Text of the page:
THE BLOG
12/04/2014 03:06 pm ET Updated Dec 06, 2017

Food! Fabulous Food!

Food! It is our fuel, we celebrate with it, connect over it, shop for it, and perhaps even grow our own! We prepare it, cook it, anticipate it, contemplate it and sometimes feel guilty about it! Most of all we are confused about it!

The food pyramid tells us to eat mostly breads and cereals while many nutrition experts (myself included) tell us to eat mostly plants. Our doctors tell us eggs and butter are bad for our health and real food enthusiasts condone these very same foods. One minute we are told animal protein will give us cancer and shorten our lives, the next we are being told to use lard to cook with and eat liver! We now have to do more than read labels, we need to source local, organic, biodynamic and grass fed food. We need to soak and activate nuts and grains before eating them. We should be drinking green smoothies, making bone broths, fermenting vegetables and dissecting the nutritional labels of all the food our family consumes.

The humble act of eating has become so very complicated. It is something we need to do every day not only to survive but hopefully thrive. As a society we have become focused on counting calories and are often misled by health claims. Many people view food as something that needs to be avoided to prevent an expanding waist line! We are disconnected with where our food comes from and are completely unaware of the health effects of harmful ingredients that are prevalent in foods we eat every day!

How about if you took all the rules and restrictions you have around food and threw them out of the window?

What if the only thing you needed to consider when making a choice about what to eat was how will this food make you feel in an hour? Is it going to make you feel fresh, light and energetic OR is it going to make you feel tired, bloated and uncomfortable? What if you simply chose foods that were going to make you feel good, not only while eating them but in the hours that followed. What would you eat? Have a think about it. Write down 10 foods that fit this principle. My guess is that the foods you have written down are real foods. Foods very close to nature, straight from a plant or animal, with minimal processing.

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How much of the food you eat is 'real food'? It may sound like a silly question but more and more of our foods are more 'Food like products' than 'real foods.' Take margarine for example. A petroleum based solvent is used to extract the canola oil, it is heat processed and an acid is added to remove the solids. More chemicals are used to improve the color and it is chemically deodorized to become palatable! We can only imagine what it looks and smells like before the color and odor are chemically changed! It then goes through a chemical process called hydrogenation which changes a liquid oil into a solid fat. During hydrogenation, trans fats are produced which have many negative health implications. This is a food that we are told is healthy! It usually has a health claim somewhere on the packaging telling us it contains less saturated fat than butter.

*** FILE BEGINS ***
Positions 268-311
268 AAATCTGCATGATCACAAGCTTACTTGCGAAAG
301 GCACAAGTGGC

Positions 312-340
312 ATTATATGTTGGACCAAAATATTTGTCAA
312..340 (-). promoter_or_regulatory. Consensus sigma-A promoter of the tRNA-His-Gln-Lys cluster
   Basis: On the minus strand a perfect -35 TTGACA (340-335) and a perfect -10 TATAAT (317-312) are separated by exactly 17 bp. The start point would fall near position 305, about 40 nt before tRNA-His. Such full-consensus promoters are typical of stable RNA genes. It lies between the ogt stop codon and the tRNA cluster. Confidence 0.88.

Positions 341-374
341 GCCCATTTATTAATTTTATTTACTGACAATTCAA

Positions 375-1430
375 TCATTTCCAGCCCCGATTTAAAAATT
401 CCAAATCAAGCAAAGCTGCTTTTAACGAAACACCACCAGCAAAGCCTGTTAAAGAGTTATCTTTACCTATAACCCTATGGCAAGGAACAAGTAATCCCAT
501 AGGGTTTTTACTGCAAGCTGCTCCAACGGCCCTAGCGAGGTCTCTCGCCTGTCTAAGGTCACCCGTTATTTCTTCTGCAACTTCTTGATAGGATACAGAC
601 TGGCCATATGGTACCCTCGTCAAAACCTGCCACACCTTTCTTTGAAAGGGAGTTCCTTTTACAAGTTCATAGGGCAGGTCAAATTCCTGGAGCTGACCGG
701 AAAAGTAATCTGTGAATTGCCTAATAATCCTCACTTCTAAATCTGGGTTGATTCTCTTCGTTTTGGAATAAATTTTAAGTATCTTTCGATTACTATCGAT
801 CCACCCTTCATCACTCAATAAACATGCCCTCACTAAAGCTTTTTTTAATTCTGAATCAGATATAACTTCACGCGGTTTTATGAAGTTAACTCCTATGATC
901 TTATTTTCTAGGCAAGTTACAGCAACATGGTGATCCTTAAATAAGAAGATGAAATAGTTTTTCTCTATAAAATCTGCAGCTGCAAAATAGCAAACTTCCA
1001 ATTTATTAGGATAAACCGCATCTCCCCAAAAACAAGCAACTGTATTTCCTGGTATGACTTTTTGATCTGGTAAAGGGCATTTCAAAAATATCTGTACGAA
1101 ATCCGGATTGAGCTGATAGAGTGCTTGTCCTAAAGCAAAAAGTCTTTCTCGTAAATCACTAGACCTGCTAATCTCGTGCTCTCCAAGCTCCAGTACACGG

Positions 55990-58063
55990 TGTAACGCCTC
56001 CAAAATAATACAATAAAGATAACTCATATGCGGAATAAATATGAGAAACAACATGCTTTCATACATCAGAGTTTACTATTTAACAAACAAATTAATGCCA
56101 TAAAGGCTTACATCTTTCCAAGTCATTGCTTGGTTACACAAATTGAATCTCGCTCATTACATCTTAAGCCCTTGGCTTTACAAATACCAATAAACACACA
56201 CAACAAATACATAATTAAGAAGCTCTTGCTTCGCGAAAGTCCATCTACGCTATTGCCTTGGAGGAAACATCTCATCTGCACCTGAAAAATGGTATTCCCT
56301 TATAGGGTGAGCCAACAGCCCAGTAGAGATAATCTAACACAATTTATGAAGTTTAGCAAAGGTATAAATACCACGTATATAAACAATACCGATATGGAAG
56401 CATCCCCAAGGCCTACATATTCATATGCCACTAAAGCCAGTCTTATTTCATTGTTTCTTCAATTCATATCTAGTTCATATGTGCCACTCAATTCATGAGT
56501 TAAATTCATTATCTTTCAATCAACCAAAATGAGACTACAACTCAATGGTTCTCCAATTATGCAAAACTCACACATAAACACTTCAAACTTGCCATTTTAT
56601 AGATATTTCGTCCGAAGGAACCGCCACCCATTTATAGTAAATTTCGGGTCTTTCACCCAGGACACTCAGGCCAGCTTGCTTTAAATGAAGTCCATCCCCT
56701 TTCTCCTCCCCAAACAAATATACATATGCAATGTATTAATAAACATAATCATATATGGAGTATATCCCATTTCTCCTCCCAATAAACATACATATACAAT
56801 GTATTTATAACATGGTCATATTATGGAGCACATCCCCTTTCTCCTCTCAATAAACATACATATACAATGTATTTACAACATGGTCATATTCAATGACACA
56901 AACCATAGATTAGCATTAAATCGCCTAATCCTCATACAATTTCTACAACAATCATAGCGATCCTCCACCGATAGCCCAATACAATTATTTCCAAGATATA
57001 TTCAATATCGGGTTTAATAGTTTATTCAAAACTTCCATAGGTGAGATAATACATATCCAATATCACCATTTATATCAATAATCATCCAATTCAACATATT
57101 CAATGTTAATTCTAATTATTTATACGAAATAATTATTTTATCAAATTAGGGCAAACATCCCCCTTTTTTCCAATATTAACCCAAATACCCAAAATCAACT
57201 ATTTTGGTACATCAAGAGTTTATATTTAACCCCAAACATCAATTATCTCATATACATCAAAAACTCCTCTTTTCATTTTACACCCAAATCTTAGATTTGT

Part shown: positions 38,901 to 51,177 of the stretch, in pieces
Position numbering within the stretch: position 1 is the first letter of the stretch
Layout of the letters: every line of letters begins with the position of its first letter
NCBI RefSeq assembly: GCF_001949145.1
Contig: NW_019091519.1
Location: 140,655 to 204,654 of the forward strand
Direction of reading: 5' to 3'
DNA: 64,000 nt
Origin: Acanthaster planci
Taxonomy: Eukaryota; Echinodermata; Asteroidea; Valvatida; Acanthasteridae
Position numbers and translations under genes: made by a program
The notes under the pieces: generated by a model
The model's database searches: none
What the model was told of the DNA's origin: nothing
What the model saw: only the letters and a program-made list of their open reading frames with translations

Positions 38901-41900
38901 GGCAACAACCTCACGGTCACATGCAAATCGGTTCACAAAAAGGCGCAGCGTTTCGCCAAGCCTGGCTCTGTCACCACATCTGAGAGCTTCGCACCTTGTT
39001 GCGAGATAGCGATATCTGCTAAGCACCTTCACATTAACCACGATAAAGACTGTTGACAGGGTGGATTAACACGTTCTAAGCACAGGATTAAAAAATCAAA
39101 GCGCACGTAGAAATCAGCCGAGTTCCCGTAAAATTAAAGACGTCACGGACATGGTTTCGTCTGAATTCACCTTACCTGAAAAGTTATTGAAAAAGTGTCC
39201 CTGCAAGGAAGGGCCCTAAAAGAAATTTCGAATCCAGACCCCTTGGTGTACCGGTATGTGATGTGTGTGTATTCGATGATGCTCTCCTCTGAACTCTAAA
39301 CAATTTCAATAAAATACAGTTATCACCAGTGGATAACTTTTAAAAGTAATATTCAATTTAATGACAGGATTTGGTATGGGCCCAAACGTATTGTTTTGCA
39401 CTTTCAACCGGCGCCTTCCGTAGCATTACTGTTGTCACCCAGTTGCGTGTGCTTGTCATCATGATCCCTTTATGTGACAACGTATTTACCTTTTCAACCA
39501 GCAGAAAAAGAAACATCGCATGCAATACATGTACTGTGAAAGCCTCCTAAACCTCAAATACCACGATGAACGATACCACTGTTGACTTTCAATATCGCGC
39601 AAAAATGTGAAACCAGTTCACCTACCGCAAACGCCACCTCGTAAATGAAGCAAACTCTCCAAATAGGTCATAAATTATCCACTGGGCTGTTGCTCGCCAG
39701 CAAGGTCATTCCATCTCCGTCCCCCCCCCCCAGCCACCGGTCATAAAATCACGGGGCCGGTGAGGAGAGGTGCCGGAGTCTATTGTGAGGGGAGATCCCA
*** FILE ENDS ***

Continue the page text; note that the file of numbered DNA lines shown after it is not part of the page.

Real food doesn't need to go through a factory, be put in a packet and have health claims stamped all over it. Real food doesn't need colors and flavors added to it to make it look and taste good. Real food doesn't need vitamins and minerals added to it because it has its own. Real food doesn't need to be raised in artificial, inhumane environments, like many of our animal products are these days.

Real food is nutritious and energizing! There is no need to count calories when you eat REAL food! Vegetables, salads, fruits, nuts and seeds, eggs, chicken and meat are real foods.

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The following tips can help you choose real food

  • Choose whole foods, straight from a plant or animal as much as possible.
  • If you don't recognize an ingredient avoid it.
  • Choose local, free range and organic wherever possible.
  • Get connected to your food again by growing your own, even if it is just a few herbs and lettuces!
  • Shop at farmers markets. The food available is usually locally grown and seasonal, enhancing the nutrient value. You can support and talk directly to the farmers that have grown the food.
  • If shopping in a supermarket, stick to the perimeters where the fresh fruits, vegetables, meats and other 'real' foods generally are.

Take a look in your kitchen. Is it stocked full of food that makes you feel good? Have a look at the routines and rituals you have around food. Where do you shop? Do you plan meals ahead of time? Do you make big batches so you have healthy leftovers for lunches? Do you stop to enjoy your food? Do you sit down with the people you love to enjoy food together regularly? Could you turn the TV off at meal times? Could you move away from your desk at lunch time? How could you make time for breakfast? How could you fit in a trip to the markets on the weekend?

To develop a healthy relationship with food is to feel great, both inside and out. It is your choice what you fuel your body with! It is entirely up to you!